At an age when most kids were still trying to make simple cabins out of Lincoln Logs, carpenter and furniture designer Jake Blok was learning how to measure and cut real wood.
He grew up in a family of carpenters, and became acquainted early with the ins and outs of creating furniture through his father, who did it as a hobby. When he entered high school, he took a woodshop class and began to truly hone his craft.
"My uncle was a teacher at school, so we left here about 4:30 in the morning and went to work in the shop for a few hours before school," says Blok, who is from Kalamazoo but graduated high school in Grand Rapids.
He chose to attend the Kendall College of Art and Design, where he majored in furniture design and began building his business. He received several mentions and awards for his work, including the American Society of Furniture Designers' 2011 Student Design Challenge, where he received first place. It was at Kendall where Blok says he was able to think outside the box of basic design.
"I love to draw. I love to create. I love the creative part of it. That was the part that I was missing before I went there," he says of his learning experience. "I was doing a pretty simple generic Shaker design. After I went to Kendall I learned to think outside the box and create my own artwork."
Blok's workshop is conveniently located in his parent's backyard, just steps away from his showroom, which is in their living room. The space is filled with sawdust, woodcuts, and in-the-works projects. Currently, he's in the middle of creating a table for a customer from an old walnut tree that grew in the yard of their childhood home. It's a way to make a memory that not many might think of, says Blok.
"It's got really gorgeous grain to it. It's phenomenal wood, and she has this story - where it comes from her as a child. This was her family farm that they grew up on - her father and now her brother is taking it over," he says. "And now she can have a table of it. You can't get that if you go to the store. This table that I'm building will last for generations."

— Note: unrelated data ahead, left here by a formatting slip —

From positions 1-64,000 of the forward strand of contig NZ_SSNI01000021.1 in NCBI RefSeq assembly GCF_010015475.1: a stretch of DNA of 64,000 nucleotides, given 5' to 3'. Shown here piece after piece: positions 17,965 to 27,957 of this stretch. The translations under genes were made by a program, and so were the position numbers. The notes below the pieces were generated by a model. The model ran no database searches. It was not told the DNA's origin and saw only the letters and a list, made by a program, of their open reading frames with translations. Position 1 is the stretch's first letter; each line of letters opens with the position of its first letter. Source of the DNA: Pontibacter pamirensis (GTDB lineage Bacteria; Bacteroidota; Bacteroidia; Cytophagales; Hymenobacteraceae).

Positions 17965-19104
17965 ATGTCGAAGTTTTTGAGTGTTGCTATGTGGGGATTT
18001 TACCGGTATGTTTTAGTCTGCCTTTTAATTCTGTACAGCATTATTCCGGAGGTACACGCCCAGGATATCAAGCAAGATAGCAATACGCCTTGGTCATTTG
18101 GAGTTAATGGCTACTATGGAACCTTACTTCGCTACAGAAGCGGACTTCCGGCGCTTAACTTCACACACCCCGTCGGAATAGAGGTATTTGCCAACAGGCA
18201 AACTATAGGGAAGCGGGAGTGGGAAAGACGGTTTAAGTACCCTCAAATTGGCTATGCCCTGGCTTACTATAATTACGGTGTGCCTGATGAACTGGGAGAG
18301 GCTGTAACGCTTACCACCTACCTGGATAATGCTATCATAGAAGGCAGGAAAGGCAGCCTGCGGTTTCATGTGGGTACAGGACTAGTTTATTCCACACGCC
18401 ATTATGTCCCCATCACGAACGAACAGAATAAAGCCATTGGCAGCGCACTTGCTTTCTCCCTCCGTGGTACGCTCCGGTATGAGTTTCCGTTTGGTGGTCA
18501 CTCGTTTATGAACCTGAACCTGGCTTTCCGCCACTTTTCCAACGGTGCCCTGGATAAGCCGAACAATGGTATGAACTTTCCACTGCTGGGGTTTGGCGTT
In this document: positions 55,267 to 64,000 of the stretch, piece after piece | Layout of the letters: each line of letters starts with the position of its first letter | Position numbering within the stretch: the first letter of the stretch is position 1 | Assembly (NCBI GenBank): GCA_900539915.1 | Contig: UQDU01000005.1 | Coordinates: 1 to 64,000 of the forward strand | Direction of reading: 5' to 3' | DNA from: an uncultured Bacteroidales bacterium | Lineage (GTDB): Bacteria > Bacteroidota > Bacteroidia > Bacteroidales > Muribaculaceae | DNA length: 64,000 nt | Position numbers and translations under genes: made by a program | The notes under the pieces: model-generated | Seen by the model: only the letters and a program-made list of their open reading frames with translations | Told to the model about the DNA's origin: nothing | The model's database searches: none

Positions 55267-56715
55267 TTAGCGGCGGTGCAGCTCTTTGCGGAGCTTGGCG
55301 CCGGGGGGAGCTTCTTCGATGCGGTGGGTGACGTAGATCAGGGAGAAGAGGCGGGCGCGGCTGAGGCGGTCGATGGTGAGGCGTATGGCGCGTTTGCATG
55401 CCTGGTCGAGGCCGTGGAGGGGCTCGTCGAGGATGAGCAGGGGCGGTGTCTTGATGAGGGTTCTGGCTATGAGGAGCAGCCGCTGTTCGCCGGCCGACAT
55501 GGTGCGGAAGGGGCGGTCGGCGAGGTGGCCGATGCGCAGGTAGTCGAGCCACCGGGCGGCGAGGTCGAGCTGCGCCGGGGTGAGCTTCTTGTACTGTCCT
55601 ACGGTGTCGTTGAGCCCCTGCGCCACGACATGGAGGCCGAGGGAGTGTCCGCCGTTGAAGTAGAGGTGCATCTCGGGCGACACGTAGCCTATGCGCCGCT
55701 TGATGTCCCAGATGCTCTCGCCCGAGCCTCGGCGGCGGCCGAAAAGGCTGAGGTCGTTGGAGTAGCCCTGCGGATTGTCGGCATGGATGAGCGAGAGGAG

His furniture has sloping curves, smooth finishes and comes in every shade from caramel to chocolate. He makes it a point to get as much of his wood as he can from local sources - or whatever happens to catch his eye. Words like "functionality," "spatial," and "sculptural" have been used to describe his pieces. He's made chairs, tables, bookcases, cabinets, cutting boards - even pipes - and they're all designed and made by Blok.
"I love the challenge. Every piece of wood is different. I love the smell of wood, I love putting things together," says Blok. "Figuring out how it's all going to fit together like a puzzle."
Last year, Blok took home "Best In Wood" at the KIA Art Fair. He will also be present this year, and will be bringing a newly designed rocking chair and coffee table, as well as several of his other works. Though Blok's work carries a signature style and level of craftsmanship, he can never put a finger on what will come next.
"I like to think of my work as an evolution," says Blok. Every piece goes into the next, and every piece I do evolves and every design is informed by the last one. Always changing."